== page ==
Thinking About More Before Root Canal

A dentist has examined your teeth because you have pain and he finds that you need a root canal. Things have changed over the years. Root canal therapy has improved. Perhaps the reason is that today's anesthesia options are better. However, there are alternatives to a root canal.

A root canal is a procedure used to treat and save a tooth that is severely decayed or infected. The nerve and pulp are removed and the inside of the tooth is cleaned and sealed. If you need a root canal--especially if the decay has reached the nerve--you probably have acute tooth pain. Your dentist can prescribe pain medication for you, or you may take over-the-counter pain relievers such as Tylenol and Aspirin. Natural treatments such as saltwater gargles and clove oil, have proven to subside tooth pain and can be applied in as little as five minutes. 
When a patient needs a root canal -- the removal of the inflamed soft tissues inside the root of a tooth, or the pulp -- dentists use other types of tools. For example, an electric pulp tester tells a dentist whether a tooth is vital or whether it is dead -- an indication that it needs root canal therapy. In addition, dentists use files to clean and shape a root canal. They use spreaders and pluggers to pack a rubber compound, called gutta-percha, into the root canal to seal it up.
If a dentist can find an area of exposed tooth at the crown margin, she can pulp-test a crowned tooth electronically. Some EPT devices have adapters with fine tips that allow contact with narrow areas of an exposed tooth. Cold pulp-testing does not require direct access to the tooth beneath the crown because the materials from which crowns are made conduct cold in a manner comparable to natural tooth enamel.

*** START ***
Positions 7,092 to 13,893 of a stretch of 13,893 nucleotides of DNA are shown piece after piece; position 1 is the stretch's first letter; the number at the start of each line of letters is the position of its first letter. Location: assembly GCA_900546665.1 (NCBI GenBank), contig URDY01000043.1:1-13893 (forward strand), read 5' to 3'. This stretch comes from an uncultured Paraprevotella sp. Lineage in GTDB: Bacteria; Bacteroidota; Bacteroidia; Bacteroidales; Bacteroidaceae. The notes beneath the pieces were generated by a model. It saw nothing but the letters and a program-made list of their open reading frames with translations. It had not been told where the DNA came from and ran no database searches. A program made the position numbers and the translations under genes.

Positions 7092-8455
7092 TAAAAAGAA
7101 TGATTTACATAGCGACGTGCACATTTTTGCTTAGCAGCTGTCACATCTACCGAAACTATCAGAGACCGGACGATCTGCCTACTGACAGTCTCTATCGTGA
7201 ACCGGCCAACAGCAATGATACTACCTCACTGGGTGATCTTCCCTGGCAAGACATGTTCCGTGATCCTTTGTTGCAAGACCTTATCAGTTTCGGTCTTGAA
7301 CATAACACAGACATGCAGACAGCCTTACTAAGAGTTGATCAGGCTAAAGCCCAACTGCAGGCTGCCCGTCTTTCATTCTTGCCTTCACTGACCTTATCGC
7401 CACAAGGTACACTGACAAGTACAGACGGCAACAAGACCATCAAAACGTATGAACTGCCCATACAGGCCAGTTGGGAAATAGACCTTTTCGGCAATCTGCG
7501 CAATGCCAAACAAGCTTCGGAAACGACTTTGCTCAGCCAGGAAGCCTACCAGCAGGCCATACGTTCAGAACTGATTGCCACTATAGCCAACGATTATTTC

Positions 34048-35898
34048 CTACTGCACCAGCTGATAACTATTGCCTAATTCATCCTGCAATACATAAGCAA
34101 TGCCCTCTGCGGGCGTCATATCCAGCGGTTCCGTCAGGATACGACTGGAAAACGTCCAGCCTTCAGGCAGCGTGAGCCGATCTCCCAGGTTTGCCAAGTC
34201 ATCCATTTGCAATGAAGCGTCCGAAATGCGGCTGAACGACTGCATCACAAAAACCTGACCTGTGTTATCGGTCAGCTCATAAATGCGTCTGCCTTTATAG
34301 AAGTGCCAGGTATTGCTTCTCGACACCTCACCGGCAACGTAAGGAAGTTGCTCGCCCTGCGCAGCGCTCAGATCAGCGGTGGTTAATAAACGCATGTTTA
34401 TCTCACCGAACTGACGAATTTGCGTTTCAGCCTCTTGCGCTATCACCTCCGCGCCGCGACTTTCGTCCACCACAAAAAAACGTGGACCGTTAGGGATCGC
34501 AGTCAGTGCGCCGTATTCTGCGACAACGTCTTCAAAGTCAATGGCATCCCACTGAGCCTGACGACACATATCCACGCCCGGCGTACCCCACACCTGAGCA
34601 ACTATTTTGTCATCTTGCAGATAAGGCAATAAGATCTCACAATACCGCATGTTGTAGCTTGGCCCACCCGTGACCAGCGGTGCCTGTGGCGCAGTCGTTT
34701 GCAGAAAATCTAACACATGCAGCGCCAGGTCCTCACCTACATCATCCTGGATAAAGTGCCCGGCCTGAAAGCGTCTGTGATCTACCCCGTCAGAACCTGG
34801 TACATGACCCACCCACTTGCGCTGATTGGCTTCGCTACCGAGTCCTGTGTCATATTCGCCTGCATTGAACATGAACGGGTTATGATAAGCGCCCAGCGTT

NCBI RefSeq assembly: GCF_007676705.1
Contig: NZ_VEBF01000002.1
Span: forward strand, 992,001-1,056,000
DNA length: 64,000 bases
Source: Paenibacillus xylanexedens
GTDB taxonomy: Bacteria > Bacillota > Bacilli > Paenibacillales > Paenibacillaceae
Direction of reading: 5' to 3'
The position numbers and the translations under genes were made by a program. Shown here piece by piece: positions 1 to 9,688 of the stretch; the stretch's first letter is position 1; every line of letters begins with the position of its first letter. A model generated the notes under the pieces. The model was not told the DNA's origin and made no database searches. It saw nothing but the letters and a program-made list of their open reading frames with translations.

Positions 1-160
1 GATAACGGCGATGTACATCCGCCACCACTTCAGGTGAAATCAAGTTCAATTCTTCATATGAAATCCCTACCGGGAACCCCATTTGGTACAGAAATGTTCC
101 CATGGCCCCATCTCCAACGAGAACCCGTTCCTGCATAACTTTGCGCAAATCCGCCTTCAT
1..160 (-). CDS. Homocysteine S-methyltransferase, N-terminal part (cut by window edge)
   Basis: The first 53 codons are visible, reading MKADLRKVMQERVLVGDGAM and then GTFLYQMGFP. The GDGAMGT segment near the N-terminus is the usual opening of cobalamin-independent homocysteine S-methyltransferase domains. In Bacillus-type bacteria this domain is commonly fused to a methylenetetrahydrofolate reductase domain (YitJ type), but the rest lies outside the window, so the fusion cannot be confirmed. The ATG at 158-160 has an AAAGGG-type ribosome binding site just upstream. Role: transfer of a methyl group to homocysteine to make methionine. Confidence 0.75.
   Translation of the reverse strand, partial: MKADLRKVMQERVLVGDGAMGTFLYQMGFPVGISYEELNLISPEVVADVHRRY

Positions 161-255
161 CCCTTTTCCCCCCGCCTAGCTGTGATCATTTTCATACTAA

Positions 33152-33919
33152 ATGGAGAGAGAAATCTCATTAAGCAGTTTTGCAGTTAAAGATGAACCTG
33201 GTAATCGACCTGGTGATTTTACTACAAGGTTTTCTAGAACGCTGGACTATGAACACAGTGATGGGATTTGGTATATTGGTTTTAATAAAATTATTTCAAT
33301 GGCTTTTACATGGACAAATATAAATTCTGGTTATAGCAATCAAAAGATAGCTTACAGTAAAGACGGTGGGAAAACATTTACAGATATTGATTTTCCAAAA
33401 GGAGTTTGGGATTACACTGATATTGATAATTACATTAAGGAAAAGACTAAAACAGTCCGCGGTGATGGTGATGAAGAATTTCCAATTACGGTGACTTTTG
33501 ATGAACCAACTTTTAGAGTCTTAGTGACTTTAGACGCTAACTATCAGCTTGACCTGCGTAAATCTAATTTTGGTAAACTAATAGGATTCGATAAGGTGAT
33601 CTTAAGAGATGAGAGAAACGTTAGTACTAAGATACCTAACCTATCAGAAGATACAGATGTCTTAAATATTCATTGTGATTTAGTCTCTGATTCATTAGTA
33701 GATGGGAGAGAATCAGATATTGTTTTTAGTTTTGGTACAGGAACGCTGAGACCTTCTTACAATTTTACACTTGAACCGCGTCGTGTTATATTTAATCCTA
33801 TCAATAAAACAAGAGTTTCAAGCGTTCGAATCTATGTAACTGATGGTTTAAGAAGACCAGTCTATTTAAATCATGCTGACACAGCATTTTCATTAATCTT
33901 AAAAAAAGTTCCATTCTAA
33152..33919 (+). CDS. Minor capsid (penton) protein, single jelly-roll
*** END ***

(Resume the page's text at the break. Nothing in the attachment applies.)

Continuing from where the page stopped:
You’re done, at last. Your endodontic treatment (root canal) is now complete. The canals inside the roots have been cleaned, irrigated, medicated and permanently sealed. The opening in the tooth through which root canal treatment was done has been sealed with a filling. 
Discuss alternatives with your dentist. They have the knowledge and can consider your circumstances. They know the pain level and fee structure of the procedure. However, they don't know your pain threshold and money situation. You have this information, so talk about it with the dentist.If the tooth is actually dead, you'll get an infection. You cannot bring a dead tooth back to life, so pull it and get rid of the infection.

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